- Chang Y-H, Lin H-J, Li W-C: Clinical evaluation of the traditional chinese prescription Chi-Ju-Di-Huang-Wan for Dry Eye, 2005,
- Lan W, Tong L: Comments: acupuncture for treating dry eye: a randomized placebo-controlled trial, Acta ophthalmologica 2011, 89:e371-372; author reply e372
- Lim P: Unpublished data. Edited by TCM Ophthalmology Conference, Beijing, PRC, p.
- Schaumberg DA, Gulati A, Mathers WD, Clinch T, Lemp MA, Nelson JD, Foulks GN, Dana R: Development and validation of a short global dry eye symptom index, The ocular surface 2007, 5:50-57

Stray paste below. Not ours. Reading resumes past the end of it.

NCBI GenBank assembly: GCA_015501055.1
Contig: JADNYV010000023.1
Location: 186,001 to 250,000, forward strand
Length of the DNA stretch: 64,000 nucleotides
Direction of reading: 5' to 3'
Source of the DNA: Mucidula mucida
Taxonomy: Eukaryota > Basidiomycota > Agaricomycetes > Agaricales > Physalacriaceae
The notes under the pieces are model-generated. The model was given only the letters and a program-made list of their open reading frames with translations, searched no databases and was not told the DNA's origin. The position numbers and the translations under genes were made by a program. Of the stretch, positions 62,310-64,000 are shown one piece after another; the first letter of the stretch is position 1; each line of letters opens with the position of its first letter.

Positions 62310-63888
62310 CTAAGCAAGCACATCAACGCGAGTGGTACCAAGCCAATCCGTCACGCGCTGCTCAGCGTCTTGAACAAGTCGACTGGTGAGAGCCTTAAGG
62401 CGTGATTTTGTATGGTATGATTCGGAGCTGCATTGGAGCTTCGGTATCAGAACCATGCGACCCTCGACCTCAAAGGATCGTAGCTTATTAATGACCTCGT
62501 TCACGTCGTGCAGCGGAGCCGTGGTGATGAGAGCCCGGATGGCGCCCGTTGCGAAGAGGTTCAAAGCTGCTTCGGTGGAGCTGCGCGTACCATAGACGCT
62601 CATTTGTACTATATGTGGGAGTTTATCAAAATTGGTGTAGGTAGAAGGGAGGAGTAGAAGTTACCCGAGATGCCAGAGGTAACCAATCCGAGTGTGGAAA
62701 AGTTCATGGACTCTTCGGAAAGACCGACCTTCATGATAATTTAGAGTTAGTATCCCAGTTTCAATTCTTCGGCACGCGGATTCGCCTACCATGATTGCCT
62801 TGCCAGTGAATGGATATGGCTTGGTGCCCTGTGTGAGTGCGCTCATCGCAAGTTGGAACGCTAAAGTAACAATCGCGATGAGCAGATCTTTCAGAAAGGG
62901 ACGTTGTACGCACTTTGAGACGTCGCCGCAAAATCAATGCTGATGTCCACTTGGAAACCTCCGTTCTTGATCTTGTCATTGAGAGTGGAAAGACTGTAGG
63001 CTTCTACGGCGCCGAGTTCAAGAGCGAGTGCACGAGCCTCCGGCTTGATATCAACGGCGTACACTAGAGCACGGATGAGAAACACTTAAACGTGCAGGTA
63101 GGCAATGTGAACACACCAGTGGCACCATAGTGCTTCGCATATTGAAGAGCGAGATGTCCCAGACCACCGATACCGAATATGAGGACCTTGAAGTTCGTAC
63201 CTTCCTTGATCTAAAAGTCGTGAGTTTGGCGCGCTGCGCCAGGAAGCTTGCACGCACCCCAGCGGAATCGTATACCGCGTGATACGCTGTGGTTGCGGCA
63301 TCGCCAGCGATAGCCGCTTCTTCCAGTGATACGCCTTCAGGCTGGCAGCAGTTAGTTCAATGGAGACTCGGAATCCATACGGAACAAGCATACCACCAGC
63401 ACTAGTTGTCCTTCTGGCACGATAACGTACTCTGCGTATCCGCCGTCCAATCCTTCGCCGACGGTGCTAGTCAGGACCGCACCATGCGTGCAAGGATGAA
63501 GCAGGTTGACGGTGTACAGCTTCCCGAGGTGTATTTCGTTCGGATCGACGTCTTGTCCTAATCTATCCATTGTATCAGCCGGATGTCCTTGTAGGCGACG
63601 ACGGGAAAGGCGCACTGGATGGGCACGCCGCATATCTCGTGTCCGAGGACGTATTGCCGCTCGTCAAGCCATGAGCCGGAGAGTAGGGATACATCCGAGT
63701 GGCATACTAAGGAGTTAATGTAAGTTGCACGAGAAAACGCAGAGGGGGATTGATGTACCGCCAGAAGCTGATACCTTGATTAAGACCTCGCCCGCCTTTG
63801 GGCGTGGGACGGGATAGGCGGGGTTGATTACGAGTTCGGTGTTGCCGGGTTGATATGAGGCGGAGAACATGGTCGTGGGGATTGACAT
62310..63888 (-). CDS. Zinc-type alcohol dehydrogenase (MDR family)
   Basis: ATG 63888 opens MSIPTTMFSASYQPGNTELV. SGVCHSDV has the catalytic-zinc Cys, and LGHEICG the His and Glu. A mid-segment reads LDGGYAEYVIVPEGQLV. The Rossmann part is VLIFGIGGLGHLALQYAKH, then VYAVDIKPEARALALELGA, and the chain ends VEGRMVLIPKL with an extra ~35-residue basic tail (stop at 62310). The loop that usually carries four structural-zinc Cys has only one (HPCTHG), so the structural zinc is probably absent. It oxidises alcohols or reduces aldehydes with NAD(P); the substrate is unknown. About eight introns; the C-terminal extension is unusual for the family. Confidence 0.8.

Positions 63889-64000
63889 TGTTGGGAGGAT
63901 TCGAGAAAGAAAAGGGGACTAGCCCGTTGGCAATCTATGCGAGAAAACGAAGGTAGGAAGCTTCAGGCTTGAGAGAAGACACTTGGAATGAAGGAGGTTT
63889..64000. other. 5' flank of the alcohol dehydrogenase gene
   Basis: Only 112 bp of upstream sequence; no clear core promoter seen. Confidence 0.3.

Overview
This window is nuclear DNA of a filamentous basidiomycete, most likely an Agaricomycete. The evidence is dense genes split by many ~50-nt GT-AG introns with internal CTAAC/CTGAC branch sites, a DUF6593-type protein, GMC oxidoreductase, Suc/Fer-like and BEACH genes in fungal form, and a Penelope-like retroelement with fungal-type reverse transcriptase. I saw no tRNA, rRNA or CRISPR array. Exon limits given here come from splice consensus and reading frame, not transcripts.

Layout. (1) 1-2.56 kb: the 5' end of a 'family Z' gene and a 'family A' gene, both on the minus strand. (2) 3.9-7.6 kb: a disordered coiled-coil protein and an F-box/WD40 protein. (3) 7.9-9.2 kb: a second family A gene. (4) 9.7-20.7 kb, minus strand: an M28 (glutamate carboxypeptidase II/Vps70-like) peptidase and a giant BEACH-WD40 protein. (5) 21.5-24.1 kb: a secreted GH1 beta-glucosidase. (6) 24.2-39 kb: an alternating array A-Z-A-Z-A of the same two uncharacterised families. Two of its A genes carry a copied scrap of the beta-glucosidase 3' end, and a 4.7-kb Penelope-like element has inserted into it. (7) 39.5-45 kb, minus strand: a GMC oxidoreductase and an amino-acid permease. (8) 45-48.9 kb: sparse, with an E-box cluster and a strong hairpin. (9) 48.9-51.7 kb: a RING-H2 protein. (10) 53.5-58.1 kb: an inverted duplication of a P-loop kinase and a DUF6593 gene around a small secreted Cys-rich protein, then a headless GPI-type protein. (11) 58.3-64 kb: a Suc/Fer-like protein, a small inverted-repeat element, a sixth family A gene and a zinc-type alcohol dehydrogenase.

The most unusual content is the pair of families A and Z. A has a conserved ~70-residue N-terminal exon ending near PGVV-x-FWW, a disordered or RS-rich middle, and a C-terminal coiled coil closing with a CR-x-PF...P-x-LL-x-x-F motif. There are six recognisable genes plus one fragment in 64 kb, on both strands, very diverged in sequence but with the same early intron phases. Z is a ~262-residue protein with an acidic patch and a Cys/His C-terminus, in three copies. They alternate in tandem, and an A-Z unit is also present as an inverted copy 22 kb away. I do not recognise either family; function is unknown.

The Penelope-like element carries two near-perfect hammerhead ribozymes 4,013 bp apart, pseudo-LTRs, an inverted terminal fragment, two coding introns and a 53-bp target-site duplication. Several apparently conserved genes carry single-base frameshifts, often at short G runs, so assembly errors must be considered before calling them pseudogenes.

- Lan W, Lee SY, Lee MX, Tong L: Knowledge, attitude, and practice of dry eye treatment by institutional Chinese physicians in Singapore, TheScientificWorldJournal 2012, 2012:923059
- Kim TH, Kang JW, Kim KH, Kang KW, Shin MS, Jung SY, Kim AR, Jung HJ, Lee SD, Choi JB, Choi SM: Acupuncture for dry eye: a multicentre randomised controlled trial with active comparison intervention (artificial tear drop) using a mixed method approach protocol, Trials 2010, 11:107
- Kim TH, Kim JI, Shin MS, Lee MS, Choi JY, Jung SY, Kim AR, Seol JU, Choi SM: Acupuncture for dry eye: a randomised controlled trial protocol, Trials 2009, 10:112